Tolman Skiffs

Skiff Book

Tolman Alaskan Skiffs, Building Plans for Three Plywood-Epoxy Skiffs, By Renn Tolman
 

(Building plans in book form)

  1. Renn's Skiff
  2. Cy's Skiff
  3. Open Skiff
  4. Cliff's Skiff
  5. Renn's Skiff
  6. Hobb's Skiff
 
  1. Widebody with long hardtop and interior deck
  2. Widebody with short hardtop and no interior deck
  3. Standard 20-foot open skiff
  4. Jumbo prototype with Kachemak Bay-style cabin
  5. Jumbo, with tugboat-style cabin roof
  6. Twenty-Four foot Jumbo with 150hp Honda

About the skiffs....

Tolman skiffs are dory-style skiffs with semi-vee bottoms made of plywood/epoxy/fiberglass (sometimes called stitch-and-glue or composite construction). I have built over sixty since 1986 for sport and commercial use, and many others have been built by amateurs and professionals in the US, Canada, New Zealand, Europe, and elsewhere. I retired from building skiffs commercially in 2000, and I now spend much of my summers using mine here in Alaska.

I have designed three models, the "Standard," the "Widebody," and the "Jumbo." The Standard and the Widebody are identical in profile, but the Widebody has a 3-inch "chine flat" between the sides and bottom, like most fiberglass boats (ten million fiberglass boats can't be wrong). The Jumbo is a larger skiff in every dimension, has a 4-inch chine flat, and has a deeper vee bottom. The Jumbo is designed specifically to use the new four-stroke 115 to 150 horsepower engines.

Specifications:

  Standard Widebody Jumbo
Length 18' - 20' to 21'4" 22'-24'
Beam 7' 7'6" 8'
Beam at chine 5' 5'6" 6'
Max. hull depth 4' 4' 4'6"
Min. side height 28" 28" 36"
Deadrise: transom 8 degrees 8 degrees 12 degrees
Deadrise: admidships 14 degrees 14 degrees 18 degrees
Weight (in these pics) less than 700 lbs. less than 900 lbs. Less than 2000 lbs.
Recommended power 40-70 hp 70-90 hp 115-150hp

Note: Suggested maximum transom weight for engines should be: Standard: 300 lbs.; Widebody: 400 lbs.; Jumbo: 500 lbs. Exceeding these guidelines may result in trim problems.

Chines Drawing

Popular options include a recessed bow deck/locker, a console, a self-bailing deck, a cabin with sitting headroom and two bunks, and a short or long hardtop protecting the helm (in cabin models). The Jumbo can be built with any of the above options, with the Kachemak Bay-style cabin shown above or with a full cabin such as is found on the popular fiberglass C-Dory.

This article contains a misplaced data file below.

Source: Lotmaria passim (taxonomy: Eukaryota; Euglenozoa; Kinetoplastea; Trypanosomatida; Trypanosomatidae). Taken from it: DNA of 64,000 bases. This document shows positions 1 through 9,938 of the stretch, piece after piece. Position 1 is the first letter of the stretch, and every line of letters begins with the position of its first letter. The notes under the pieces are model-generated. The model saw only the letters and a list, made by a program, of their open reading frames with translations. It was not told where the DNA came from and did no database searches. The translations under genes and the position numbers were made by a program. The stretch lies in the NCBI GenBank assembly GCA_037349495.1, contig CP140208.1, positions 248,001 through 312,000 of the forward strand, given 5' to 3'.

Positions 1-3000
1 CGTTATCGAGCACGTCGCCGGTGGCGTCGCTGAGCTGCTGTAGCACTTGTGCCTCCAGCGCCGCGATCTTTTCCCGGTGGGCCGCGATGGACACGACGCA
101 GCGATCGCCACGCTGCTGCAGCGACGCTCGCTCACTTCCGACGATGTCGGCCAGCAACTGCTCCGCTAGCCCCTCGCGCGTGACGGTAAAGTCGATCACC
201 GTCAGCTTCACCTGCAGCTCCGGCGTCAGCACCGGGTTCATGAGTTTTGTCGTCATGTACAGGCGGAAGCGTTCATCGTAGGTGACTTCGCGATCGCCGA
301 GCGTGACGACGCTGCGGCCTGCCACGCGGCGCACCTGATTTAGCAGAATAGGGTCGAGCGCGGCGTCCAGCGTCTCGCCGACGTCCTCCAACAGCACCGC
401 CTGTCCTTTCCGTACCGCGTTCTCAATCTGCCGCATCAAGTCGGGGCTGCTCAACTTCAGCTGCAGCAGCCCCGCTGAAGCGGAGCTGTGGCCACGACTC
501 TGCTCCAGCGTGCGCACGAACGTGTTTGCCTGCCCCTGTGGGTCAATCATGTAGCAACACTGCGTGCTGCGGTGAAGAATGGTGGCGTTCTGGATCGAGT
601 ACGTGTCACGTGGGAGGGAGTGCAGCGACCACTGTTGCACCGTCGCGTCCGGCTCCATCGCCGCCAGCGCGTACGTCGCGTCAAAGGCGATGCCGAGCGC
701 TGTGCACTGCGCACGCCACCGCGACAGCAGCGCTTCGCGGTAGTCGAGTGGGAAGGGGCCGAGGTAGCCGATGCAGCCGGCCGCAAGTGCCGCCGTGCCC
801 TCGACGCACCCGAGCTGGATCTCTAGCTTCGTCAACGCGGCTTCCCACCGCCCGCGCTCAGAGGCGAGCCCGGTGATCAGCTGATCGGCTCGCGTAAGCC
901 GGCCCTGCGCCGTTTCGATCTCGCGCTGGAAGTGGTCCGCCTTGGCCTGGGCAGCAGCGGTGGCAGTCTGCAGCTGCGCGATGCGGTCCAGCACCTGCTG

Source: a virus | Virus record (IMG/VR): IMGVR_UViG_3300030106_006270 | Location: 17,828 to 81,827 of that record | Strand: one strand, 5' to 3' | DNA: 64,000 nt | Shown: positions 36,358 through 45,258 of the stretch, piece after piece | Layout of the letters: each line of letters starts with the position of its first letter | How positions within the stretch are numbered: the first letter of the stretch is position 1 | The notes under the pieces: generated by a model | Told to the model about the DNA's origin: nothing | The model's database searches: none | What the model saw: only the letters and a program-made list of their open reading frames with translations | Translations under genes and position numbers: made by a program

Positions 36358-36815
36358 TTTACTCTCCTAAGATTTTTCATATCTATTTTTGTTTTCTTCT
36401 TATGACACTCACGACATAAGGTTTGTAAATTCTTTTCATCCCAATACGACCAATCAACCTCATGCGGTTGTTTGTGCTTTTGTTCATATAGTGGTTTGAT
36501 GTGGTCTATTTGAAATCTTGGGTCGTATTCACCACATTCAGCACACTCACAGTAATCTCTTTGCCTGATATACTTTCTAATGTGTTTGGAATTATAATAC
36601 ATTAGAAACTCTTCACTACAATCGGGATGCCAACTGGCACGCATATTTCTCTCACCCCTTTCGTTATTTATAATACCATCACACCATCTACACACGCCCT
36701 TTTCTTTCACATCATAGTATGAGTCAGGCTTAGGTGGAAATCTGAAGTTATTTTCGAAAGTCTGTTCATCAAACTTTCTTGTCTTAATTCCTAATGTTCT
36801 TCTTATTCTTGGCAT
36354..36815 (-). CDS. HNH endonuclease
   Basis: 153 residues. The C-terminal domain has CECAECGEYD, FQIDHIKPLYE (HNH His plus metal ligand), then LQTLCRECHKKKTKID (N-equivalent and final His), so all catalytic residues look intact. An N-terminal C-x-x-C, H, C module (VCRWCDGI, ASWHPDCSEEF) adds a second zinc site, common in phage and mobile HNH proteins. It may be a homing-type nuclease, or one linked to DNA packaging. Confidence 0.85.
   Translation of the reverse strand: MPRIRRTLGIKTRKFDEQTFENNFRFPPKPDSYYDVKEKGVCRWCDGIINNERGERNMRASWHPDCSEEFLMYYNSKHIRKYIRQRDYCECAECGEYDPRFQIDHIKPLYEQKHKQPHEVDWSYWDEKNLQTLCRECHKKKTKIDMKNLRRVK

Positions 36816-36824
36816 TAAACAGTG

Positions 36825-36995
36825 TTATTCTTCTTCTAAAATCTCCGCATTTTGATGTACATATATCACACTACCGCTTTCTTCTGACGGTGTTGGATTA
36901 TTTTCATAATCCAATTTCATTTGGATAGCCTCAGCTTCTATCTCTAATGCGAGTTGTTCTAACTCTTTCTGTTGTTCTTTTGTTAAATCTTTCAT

Build a Better Boat Than You Can Buy!

Tolman Alaskan Skiffs are thoroughly modern vee bottom, stitch-and-glue plywood boats that have dories in their ancestry. They are ocean-capable, ranging in size from 18 to 24 feet and powered by outboard engines from 40 to 150 horsepower. They can be built as simple open boats or full cabin cruisers, and anything in between. Tolman skiffs are ideal for sport fishing, beach camping and general recreation.

Skiffs designed for Alaskan waters
This Book Tells You:
  • The qualities needed in a good skiff
  • The pros... and cons... of Tolman Skiffs
  • How to build three basic skiff hulls, several cabin styles and custom features like steering controls, self-bailing decks and storage lockers
  • How to use epoxy and fiberglass, how to organize your workshop and what tools you'll need
  • Not only what to build but how to do it, with over 250 drawings and photos
  

Quote from inside front cover:

"In Alaska, the word 'skiff' calls to mind an open, outboard-powered boat of wood or aluminum, which is seaworthy, simple to build and cheap to run. Starting in 1973 Renn Tolman began a quest to build the perfect plywood skiff. The first improvement was then-new epoxy construction. Then in 1980 Renn substituted quick-to-build bulkhead-and-stringer construction for traditional ribbed framing, which eliminated the need for expensive 'clear' lumber and simplified the building process. In 1986 he replaced the flat bottom common to most skiffs with an easy riding modified vee. To form the complex bottom shape he adopted stitch-and­glue construction. Once the construction process was perfected, Renn brought out two larger models, reflecting the need for skiffs large enough to have cabins and to handle the new, heavier four-stroke engines.

Here are plans and instructions for building all three of the now world famous Tolman skiffs. Building a Tolman skiff is a project suited to the abilities of the average amateur wood worker. As Renn says, 'Here's a boat you can build with common tools, common skill, and common materials.'"

This book contains very detailed plans for how to build all three of my skiff hulls and the information necessary for adding many options such as decks, storage lockers, steering consoles, and a variety of cabins. The book is 8 1/2 x 11 inches in size and has 250 pages. There are 175 drawings and over 100 photos.

Questions about my skiffs or the book may be addressed to me at tolmanskiffs@alaska.net.

Corrections to Tolman Alaskan Skiffs, First Edition

Page 80, Fig.9-12: On the table of values move all figures in the "heights" line one square to the left. Height 1 7/8 should be under distance 6, and so on.

Page 82, Fig 9-15: In the table, change "OUTER LINE" value under the distance at 80 inches to read 40 5/16.

Page 88, Fig. 10-1: Make the measurement to the top outer corner of the transom 40 1/2 inches instead of 41 1/2.

Page 94, Figs. 11-5 and 11-6: The rows of figures labeled "CHINE" should be labeled "FAIRBODY," and the reverse.

Page 98, Fig. 11-9: In the drawing, the next to last distance should be 130 1/8 and the last 132. The last distance on the table should also be 130 1/8.

Page 101, column 1, line 4 should read ". . .Figure 11-13. . ."